I'd love it if he'd put on another 15 or so pounds. As long as Lache doesn't lose his speed and sweet feet. Check out the clips (the producers could have done a little better - ok, a lot better - with the musical selections):

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Wednesday, February 11, 2009

(Used to) bang like T-Mac

When Hakeem Olajuwon was traded to Toronto in 2001, he also took along most of my rooting interest in the Houston Rockets. I guess I had outgrown the relationship.

But from time to time, I still feel those old sparks for my ol' hometown five.

I was taken back to that special time after I saw the sad spectacle of Tracy McGrady missing an open-court dunk the other night. T-Mac has struggled with injuries almost every year in Houston, and at 29, he's got more mileage on his odometer than most players his age.

So, in the first clip, I want to take out time to remember better days for one of the best dunkers to ever make his home off Highway 59. In the other clip, I'll have to honor the memory of the top dunker in Rocket history - Stevie Franchise.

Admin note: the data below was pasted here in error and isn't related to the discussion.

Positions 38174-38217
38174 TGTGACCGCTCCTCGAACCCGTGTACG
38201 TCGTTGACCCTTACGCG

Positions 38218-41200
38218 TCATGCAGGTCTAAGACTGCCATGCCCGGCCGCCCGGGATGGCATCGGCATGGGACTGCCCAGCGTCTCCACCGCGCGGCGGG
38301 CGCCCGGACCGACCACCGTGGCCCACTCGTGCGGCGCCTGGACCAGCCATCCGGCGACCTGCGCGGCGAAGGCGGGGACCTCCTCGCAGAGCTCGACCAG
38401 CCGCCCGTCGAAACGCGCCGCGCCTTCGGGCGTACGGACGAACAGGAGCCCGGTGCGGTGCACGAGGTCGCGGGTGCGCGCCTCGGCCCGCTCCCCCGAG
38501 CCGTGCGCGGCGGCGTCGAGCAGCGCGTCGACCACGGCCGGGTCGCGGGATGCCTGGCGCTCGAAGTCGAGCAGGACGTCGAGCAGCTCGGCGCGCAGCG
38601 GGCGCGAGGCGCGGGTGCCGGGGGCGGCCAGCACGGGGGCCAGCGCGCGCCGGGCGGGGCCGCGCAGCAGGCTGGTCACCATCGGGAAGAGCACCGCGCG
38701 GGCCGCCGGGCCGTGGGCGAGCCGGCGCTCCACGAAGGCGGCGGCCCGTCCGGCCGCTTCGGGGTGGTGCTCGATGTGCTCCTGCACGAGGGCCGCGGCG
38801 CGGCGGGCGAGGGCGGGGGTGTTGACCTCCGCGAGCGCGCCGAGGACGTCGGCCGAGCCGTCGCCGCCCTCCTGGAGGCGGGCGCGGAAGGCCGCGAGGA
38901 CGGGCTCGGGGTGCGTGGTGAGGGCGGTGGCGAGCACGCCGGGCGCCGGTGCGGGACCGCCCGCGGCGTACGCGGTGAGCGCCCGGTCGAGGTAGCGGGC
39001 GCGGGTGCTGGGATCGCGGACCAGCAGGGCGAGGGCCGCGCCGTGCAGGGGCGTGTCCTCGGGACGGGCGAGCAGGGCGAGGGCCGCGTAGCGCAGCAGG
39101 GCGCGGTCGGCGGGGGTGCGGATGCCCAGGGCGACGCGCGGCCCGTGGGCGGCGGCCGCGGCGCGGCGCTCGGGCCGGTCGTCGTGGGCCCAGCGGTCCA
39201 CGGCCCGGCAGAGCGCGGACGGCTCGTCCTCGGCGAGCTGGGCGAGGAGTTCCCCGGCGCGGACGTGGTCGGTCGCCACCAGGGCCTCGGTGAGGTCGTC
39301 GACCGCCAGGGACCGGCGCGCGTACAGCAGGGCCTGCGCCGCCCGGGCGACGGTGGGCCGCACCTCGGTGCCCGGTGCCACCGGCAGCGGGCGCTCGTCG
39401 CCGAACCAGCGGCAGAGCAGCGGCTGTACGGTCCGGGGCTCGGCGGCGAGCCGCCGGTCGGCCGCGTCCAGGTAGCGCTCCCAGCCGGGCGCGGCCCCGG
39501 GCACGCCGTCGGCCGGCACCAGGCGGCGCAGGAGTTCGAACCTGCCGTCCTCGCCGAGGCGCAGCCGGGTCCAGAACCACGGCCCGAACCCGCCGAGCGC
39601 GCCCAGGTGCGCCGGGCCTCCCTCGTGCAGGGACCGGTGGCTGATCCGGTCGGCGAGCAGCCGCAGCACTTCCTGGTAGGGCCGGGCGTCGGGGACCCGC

T-Mac Note: I think this dunk might have ended Bradley's career.

Stevie Note: In my younger and dumber days, I honestly tried to argue that Steve was the best pg in the league. Even over Jason Kidd. That's what being a hardcore fan will do to you. Continue Reading »

Ok. This is it. For real.

I just saw a link to this new video a few minutes ago. Maybe this makes me a cornball, but I'm a big fan of Musiq Soulchild. I just can't help the way I feel:

Continue Reading »

This is it (what?)

I'm off on some professional development shyt at the Mothership, so posting will probably be light today. As always, I'll be back with a bundle of links and hopefully some improved writing skillz.

If you've got any ideas for "Not Fulfilling the Dream," some links of interest, suggestions for my iPod or some thoughts, please e-mail them to or get at me in the comments section.

Until then:

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Lincoln Revisited

I can't wait to see this upcoming PBS documentary from Henry Louis Gates Jr. I've entered this into the DVR already:

The two-hour documentary arrives on the bicentennial of Lincoln's birth and after the election of the nation's first African American president, an Illinoisan who was sworn in on the Bible Lincoln used, was elected to the same U.S. Senate seat and has professed his admiration for Lincoln as a role model.

Yet few if any journalists have questioned Obama about the irony of his exaltation of a man who believed that African Americans were inferior, told "darky" jokes, used the "N" word, and for a time, believed blacks should be shipped to Africa in a colonization project. Not even Gates.